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Andy Farrell: ‘The interpretation of the breakdown over here – we need some answers'

Ireland’s bid to become the first team to beat New Zealand at Eden Park since 1994 ended in defeat tonight.

Image: Billy Stickland/INPHO

ANDY FARRELL WAS hoping for history. But after a chastening defeat in Eden Park, the Ireland coach is now searching for parity when these teams reunite in Dunedin next Saturday for a test Ireland cannot afford to lose if they are to keep this series alive.

With 28 years passing since the All Blacks last lost in this stadium, Ireland planned an ambush but in the end they were outdone by a series of New Zealand counter-attacks, as the All Blacks capitalised on turnovers to ruthlessly punish Ireland, scoring six tries en route to a 42-19 win. Three of those scores came in an eight-minute period just before half-time.

“We are gutted to lose,” said Farrell afterwards. “You don’t get many opportunities to break a record and it’s an outstanding record (to stay unbeaten in 47 games on this ground).

“You can see why they hold that (aura) here (in Auckland). Having said that, the players know what they did well and they know how the game flowed and the things that we need to fix to stay in a series next week.

“It isn’t a dejected changing room. It’s one that will dust itself off, learn the lessons and attack next week.”

Life hasn’t been made any easier with an extension of Ireland’s injury list. Johnny Sexton went off with a head injury although he has not yet been ruled out of the second test next Saturday.

Then there is Cian Healy, who didn’t get any gametime this evening, the after effects of an ankle injury evidently lingering on. In addition Jeremy Loughman is unavailable for next Saturday’s test with fellow prop, Ed Byrne, due into Auckland later this evening.

Centre James Hume is out of the tour with a groin injury; Stuart McCloskey is en route to replace him. Dave Heffernan, the replacement hooker, was concussed this evening so he is unlikely to be available again until the third test.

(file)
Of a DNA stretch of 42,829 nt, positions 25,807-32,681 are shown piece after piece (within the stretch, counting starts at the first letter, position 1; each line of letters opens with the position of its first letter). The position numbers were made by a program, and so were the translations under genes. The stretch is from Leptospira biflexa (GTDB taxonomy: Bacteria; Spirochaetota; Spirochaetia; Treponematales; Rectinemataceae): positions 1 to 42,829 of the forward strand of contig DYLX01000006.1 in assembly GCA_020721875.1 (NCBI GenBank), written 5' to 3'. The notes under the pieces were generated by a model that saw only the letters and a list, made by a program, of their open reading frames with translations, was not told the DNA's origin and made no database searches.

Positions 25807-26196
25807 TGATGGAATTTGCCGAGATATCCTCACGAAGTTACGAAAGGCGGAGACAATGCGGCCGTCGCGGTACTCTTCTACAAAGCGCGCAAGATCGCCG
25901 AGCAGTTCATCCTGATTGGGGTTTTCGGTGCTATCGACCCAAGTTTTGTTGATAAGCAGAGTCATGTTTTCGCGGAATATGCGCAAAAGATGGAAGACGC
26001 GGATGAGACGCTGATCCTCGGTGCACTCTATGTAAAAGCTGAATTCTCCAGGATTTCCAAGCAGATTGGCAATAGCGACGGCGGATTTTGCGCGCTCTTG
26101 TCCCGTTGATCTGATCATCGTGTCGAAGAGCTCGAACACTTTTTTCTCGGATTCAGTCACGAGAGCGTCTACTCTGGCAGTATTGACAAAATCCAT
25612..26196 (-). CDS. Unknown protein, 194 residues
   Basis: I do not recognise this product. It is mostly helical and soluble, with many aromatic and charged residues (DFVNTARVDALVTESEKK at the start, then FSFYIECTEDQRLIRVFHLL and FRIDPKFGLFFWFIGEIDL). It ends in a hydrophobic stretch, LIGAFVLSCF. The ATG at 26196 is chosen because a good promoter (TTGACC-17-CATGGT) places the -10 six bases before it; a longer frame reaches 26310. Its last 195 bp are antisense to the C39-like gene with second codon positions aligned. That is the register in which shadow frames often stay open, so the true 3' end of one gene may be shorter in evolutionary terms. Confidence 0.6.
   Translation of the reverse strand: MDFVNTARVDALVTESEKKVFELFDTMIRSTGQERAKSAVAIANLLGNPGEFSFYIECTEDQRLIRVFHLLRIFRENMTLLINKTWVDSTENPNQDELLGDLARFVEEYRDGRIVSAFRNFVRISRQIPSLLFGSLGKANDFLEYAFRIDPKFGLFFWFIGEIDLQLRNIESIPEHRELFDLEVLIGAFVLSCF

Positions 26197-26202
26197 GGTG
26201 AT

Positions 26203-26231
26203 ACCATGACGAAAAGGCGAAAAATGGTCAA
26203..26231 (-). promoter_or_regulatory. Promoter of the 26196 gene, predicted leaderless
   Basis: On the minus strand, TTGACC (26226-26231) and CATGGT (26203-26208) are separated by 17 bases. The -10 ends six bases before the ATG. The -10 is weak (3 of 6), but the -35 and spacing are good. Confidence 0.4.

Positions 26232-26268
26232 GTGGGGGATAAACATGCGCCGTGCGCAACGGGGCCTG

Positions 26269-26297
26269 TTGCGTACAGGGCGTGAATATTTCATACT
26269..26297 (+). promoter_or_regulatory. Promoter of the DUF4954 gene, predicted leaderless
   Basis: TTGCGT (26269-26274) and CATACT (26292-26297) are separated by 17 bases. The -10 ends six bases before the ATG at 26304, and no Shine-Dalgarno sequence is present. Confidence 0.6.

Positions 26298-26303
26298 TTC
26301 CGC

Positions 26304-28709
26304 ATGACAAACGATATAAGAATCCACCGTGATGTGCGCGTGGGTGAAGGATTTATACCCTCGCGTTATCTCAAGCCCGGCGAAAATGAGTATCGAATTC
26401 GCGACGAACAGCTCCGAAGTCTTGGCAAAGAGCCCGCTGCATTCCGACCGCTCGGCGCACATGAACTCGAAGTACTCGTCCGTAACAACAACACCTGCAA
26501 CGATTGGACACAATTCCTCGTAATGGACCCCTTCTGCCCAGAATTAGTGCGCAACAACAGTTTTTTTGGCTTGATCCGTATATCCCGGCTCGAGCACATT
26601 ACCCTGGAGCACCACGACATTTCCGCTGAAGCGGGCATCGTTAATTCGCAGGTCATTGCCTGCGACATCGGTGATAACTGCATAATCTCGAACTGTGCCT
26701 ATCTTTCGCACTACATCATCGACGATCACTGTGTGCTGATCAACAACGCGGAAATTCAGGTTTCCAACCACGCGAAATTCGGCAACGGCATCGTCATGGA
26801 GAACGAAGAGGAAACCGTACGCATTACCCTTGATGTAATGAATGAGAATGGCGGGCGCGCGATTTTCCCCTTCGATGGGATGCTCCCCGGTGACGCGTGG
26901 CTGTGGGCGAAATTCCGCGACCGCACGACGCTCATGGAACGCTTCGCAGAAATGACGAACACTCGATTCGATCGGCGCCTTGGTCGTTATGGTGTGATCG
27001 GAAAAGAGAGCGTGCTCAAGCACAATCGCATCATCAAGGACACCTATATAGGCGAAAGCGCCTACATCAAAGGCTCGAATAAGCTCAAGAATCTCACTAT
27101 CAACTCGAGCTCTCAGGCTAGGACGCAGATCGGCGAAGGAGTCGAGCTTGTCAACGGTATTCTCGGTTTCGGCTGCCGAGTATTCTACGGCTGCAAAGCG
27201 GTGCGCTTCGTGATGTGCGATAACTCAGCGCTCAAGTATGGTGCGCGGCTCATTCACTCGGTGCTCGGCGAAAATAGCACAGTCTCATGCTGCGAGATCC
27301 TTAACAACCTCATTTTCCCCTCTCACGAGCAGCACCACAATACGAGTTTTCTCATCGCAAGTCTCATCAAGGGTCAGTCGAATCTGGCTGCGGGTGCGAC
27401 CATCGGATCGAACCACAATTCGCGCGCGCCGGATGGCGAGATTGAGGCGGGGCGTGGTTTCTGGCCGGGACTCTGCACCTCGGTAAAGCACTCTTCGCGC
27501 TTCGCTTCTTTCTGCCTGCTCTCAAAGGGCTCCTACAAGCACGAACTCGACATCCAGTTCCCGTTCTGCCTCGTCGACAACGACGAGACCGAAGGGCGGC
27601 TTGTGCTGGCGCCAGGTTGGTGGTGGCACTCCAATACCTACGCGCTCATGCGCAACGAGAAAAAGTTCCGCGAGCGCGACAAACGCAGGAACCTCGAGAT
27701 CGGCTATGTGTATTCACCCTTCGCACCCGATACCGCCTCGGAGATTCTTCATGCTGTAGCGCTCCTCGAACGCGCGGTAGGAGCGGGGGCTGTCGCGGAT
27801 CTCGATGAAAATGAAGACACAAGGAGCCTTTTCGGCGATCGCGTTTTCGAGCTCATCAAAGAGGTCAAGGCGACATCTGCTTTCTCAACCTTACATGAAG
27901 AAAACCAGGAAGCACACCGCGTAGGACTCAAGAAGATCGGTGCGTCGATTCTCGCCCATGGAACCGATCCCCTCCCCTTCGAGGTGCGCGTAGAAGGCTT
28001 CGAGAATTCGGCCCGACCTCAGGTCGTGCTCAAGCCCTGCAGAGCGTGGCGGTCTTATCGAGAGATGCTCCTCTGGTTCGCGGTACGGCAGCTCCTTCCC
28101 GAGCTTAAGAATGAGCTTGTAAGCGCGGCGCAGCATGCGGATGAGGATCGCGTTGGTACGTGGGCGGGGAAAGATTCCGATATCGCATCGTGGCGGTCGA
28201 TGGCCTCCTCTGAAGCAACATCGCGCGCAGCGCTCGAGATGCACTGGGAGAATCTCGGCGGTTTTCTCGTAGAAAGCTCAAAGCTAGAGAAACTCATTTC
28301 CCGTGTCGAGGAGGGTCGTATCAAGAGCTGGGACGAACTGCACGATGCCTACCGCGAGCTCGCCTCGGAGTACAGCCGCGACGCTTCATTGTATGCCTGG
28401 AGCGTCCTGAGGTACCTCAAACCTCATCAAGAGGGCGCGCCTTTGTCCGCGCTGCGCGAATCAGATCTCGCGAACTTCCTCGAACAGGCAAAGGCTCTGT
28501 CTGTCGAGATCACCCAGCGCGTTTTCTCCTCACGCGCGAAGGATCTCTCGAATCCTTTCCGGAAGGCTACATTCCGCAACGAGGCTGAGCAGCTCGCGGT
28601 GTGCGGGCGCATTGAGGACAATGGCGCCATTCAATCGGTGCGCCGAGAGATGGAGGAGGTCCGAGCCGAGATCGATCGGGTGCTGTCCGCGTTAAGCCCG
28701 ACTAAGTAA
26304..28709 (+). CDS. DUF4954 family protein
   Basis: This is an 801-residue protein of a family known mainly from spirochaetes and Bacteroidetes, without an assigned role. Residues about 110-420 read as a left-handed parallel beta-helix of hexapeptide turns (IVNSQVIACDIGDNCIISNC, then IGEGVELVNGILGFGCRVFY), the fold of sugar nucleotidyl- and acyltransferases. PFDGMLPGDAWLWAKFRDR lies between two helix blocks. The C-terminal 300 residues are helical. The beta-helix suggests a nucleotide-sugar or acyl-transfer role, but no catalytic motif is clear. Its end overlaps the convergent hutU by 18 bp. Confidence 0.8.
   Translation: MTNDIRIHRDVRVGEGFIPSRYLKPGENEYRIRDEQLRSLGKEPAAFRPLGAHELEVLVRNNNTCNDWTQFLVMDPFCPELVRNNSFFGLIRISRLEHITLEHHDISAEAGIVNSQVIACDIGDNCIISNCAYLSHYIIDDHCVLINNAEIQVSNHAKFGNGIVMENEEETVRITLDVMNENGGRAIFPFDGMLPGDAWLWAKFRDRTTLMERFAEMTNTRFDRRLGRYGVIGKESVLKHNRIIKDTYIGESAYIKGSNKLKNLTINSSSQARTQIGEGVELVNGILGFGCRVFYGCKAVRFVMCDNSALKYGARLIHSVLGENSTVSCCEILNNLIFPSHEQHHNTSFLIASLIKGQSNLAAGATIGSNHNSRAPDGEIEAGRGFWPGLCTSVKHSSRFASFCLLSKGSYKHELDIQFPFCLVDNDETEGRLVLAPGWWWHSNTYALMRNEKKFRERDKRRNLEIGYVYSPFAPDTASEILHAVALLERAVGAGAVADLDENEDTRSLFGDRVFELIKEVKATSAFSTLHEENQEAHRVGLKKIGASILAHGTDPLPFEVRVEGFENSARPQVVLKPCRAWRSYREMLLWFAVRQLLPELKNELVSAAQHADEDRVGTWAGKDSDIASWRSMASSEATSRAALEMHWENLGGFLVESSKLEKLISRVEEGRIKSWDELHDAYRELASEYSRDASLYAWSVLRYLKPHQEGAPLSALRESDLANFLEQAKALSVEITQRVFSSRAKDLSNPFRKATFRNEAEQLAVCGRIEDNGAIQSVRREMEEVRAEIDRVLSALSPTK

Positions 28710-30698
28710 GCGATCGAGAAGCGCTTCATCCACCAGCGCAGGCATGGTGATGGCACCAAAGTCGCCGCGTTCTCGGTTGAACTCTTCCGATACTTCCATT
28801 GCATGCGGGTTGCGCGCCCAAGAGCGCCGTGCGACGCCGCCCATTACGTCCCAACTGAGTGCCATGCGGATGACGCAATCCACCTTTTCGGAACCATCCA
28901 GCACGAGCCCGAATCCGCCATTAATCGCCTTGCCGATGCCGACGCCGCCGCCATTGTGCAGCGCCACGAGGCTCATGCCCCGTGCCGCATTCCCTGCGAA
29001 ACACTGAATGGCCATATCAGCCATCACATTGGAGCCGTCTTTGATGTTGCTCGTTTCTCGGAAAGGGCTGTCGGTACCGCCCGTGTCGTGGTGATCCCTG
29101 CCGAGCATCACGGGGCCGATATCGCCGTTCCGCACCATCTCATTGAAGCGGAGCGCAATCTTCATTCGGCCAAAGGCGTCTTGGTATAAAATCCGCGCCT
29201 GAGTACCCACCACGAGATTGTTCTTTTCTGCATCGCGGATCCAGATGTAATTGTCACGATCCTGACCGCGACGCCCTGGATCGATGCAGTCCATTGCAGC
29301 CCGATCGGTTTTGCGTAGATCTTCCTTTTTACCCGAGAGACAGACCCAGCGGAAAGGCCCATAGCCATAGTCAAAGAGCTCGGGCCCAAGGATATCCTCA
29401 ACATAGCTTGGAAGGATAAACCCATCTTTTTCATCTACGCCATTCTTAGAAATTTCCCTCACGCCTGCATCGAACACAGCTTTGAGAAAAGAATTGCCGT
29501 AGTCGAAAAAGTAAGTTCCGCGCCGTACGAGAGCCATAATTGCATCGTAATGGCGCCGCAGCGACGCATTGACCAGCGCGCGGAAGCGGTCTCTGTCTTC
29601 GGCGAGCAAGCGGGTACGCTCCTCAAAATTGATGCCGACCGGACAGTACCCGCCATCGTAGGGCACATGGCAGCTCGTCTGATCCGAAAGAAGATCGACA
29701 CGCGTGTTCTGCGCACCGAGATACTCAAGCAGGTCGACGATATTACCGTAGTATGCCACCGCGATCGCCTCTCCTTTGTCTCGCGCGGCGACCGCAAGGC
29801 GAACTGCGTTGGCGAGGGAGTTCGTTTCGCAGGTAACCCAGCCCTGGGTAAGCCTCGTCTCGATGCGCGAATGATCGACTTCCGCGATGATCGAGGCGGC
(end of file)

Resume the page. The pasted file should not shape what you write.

“That’s the game,” Farrell said. “Injuries are part of it. We are here to find out about ourselves and there is no better place to do that than New Zealand.

“It is not easy here but do we want it to be easy?

“I don’t know. We are here to test ourselves in all different types of manner, here to test ourselves as staff to see how we cope with five matches in three weeks, here to see whether our players have got excuses or not in regards to backing up, different ways of training etc.

“Doing it that way, to me, makes us stronger as a group, it makes our culture stronger, our environment stronger, makes us ready for obstacles that are going to get in our way over the next 18 months.”

One of the obstacles they had this evening was officialdom, Ireland having two tries disallowed after lengthy consultations between ref Karl Dickson and his TMO while Dickson’s application of the laws at the breakdown felt perplexing.

karl-dickson Referee Karl Dickson. Source: Billy Stickland/INPHO

On this, Farrell said he would seek clarification on certain issues ahead of next Saturday: “The interpretation of the breakdown over here, whether it be over here or the refereeing – we need some answers as far as that’s concerned, so we can put our own stuff right, because (pause) there was a few things going on there that will need to be clarified…..”

He continued: “There is a depth to a ruck and there is an entry to a ruck that we need confirming, let’s say it that way. Once it’s confirmed, we will get our own act in order.

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“It’s something that we will need to fix up and be ready for next time. Let’s face it, the All Blacks are clinical at the best of times and hard to beat at home.”

We saw that this evening. This was a game Ireland had actually started well in; they led 5-0 at one point and were camped in the All Blacks 22 approaching the half-hour mark when a loose pass led to a Sevu Reece counter-attack. Two further tries followed within six minutes and all of a sudden a 7-5 deficit had turned into a 28-5 scoreline.

ardie-savea-scores-their-fifth-try Ardie Savea celebrates another All Black try. Source: Photosport/Marty Melville/INPHO

Farrell said: “That’s what they do to you, isn’t it? You can be attacking lovely and think that you’re flowing pretty well and all of a sudden, you take your eye off the ball for one second and there’s an intercept if you’re not quite accurate enough or quick enough or aggressive enough at the wide breakdown. Before you know it you’re under your
posts again.

“Some of the tries that they scored they didn’t have to work too hard for them and on the back of that, there was some decent rugby from us but you switch off for a second and you pay for it. The scoreline was obviously too big at half-time.”

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About the author:

Garry Doyle  / reports from Auckland

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